Last Modified: 2004-09-07
|RFC3365||BCP||Encryption and Security Requirements for IETF Standard Protocols|
Security Area Advisory Group (SAAG)
IETF 61, Washington, DC
Minutes compiled by Paul Hoffman and Russ Housley
Russ Housley introduced the incoming AD: Sam Hartman. Steve Bellovin recently stepped down, and Sam is replacing him.
Russ will be the shepherd for the following working groups:
Sam will be the shepherd for the following working groups:
The remaining three working groups in the Security Area are expected to be closed in the near future:
Working Group and BoF Reports
Each working group or BoF that had a meeting at IETF 61 have a very brief summary of the session. Please see the minutes for each of these sessions. The highlights are not repeated here.
Reports were given in the order that the session occurred at IETF 61:
BTNS BoF http://www1.ietf.org/proceedings_new/04nov/minutes/btns.html
EasyCert BoF http://www1.ietf.org/proceedings_new/04nov/minutes/easycert.html
New Algorithm Requirements for IKEv1 (See ikev1-new-algs.ppt)
Paul Hoffman, from the VPN Consortium, gave a presentation on the cryptographic algorithsm required by the current IKEv1 documents. He covered:
* History of IKEv1 algorithms
* Agreement to deprecate DES, but it is still shipped as default
* draft-hoffman-ikev1-algorithms-01 fixes this problem by bringing the algorithm requirements up to date
* Matches the MUSTs and SHOULDs from IKEv2
* Demotes some things (like DES and Tiger) to MAY
* Is in IETF-wide last call until November 22nd
Russ Housley encouraged review and comment on the document.
NSA's Elliptic Curve Licensing Agreement (See NSA-EC-License.ppt)
John Stasak, from the US National Security Agency, gave a presentation on a royalty-free patent license for elliptic curve (EC) cryptography. He covered:
* NSA will require EC in next-generation products used by the US Government
* Very interested in low-bandwidth and low-computation properties of EC
* NSA obtained a license from Certicom for many of their patents (See Licensed-Patents.html)
* NSA wants to sub-license widely, within the field of use:
+ Implementations must be use elliptic curves over GF(p), where p is a prime number greater than 2255
+ Either NSA Approved Product or an implementation that is used for national security and is compliant with FIPS 140
- NSA may give approval for systems protecting US mission-critical national security information even if not FIPS-certified
- NSA may give licenses to non-US vendors to help interoperability with US national security information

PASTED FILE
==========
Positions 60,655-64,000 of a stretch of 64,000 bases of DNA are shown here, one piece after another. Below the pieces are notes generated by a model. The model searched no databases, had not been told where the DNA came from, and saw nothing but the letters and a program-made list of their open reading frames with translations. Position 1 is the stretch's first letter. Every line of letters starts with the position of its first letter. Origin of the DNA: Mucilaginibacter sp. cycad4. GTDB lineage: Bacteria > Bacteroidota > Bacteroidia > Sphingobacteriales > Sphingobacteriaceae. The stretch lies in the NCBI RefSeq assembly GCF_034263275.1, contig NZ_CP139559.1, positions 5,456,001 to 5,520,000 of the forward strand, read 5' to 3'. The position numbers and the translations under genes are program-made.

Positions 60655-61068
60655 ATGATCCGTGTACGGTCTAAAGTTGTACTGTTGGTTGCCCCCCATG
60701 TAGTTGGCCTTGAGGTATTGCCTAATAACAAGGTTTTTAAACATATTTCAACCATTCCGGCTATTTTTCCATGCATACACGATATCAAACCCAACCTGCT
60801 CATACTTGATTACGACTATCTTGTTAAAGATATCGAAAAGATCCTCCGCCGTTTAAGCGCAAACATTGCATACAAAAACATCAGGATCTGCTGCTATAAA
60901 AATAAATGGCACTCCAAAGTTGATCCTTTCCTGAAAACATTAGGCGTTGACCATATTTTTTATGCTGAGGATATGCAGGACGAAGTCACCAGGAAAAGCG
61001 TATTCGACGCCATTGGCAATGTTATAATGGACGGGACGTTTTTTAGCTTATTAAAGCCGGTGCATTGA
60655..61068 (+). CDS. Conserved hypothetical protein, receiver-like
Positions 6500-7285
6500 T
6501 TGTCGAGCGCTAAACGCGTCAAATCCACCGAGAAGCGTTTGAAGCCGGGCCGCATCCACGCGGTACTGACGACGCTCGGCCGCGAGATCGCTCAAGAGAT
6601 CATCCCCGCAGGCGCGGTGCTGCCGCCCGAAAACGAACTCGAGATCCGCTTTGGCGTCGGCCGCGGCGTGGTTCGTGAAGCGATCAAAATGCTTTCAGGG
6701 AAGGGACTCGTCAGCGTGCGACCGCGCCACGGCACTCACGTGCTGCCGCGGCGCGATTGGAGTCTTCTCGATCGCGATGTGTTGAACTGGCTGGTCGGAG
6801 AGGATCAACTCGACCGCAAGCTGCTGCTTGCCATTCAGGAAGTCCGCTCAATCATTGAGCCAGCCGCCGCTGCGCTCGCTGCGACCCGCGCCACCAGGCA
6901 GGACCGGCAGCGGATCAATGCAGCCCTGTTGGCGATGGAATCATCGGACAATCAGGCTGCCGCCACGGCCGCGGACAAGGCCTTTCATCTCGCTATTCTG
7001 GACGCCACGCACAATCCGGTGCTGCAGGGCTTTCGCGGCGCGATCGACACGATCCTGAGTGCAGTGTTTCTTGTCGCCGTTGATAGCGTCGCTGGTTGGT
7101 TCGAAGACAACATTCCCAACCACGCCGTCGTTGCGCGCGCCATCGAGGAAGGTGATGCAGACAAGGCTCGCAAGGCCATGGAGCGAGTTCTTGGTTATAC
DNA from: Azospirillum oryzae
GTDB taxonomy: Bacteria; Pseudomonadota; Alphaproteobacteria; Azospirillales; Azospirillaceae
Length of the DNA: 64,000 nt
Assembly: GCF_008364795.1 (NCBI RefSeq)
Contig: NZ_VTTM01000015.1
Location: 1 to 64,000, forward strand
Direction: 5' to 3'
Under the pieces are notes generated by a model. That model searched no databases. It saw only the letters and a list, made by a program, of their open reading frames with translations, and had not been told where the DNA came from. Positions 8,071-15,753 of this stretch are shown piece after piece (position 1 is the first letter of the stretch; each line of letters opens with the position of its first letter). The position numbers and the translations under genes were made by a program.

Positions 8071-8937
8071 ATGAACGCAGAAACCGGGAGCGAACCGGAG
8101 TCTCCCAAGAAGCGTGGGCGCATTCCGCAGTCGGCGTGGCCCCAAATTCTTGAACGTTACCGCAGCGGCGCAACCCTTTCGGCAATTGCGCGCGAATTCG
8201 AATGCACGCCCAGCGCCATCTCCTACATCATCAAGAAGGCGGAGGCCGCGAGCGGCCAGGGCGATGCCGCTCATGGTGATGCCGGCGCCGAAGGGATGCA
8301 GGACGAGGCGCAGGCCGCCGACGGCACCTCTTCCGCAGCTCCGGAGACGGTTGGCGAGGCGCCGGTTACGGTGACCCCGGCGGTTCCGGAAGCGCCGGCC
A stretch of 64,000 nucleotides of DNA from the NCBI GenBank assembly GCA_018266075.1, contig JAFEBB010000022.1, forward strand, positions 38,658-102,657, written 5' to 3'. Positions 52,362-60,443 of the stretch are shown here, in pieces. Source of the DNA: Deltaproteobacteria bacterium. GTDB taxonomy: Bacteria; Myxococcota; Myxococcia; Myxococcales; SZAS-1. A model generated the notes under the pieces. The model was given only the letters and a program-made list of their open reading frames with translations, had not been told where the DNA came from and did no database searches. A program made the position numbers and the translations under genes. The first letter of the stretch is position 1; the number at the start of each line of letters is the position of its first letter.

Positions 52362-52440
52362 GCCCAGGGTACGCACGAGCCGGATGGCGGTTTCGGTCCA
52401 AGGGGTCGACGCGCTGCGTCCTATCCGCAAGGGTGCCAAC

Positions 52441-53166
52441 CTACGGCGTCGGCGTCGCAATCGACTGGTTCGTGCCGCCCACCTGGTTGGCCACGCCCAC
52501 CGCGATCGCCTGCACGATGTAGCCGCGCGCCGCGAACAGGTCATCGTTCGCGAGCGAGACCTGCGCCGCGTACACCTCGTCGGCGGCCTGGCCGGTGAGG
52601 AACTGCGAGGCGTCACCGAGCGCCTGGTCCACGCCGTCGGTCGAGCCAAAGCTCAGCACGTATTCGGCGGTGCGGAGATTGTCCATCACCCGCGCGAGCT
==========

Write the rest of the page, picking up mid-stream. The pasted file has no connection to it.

* Covers many uses of EC (key agreement, key transport, signature, ...)
* Sublicenses extend to all distribution of covered implementation, not just the one used by the government
* NSA wants to hear from potential licensees about their interest
Q: What about crypto toolkits?
A: NSA is certainly willing to consider them
Q: What about open-source implementations?
A: If they meet the requirements, NSA will consider them
Q: What about cost?
A: FIPS-140 costs money, but NSA has no intention of charging for a sub-license. The sub-license will be royalty-free.
Certicom Toolkit for NSA Field of Use (See Certicom-EC-Toolkit.ppt)
Ross Bennett, from Certicom, reiterated what John Stasak said about the NSA license granted by Certicom. He also covered:
* A free license for the patents in the NSA field-of-use is also available from Certicom
* Or available in a Toolkit form
+ Toolkit also includes license for other patents
+ Per-project, one-time fee (no royalties)
Q: What about open-source implementations?
A: This is new, and Certicom wants to hear from folks with ideas
There was discussion about Security Area folks helping other IETF groups. The earlier in the process that security issues are detected, the easier it is to get them corrected.
Several people discussed requirements of security mechanisms to achieve positive deployment experience. There seemed to be general agreement among participants that security protocols that can fit into existing credential infrastructures have had better deployment experience than protocols that require a new credential infrastructure. Participants also agreed that it is desirable to create security protocols that can work with a variety of credential infrastructures. However, there are some environments, like the global DNS, where a single solution is required.
Thanks to Steve Bellovin
Big, big thank-you to Steve Bellovin for his work.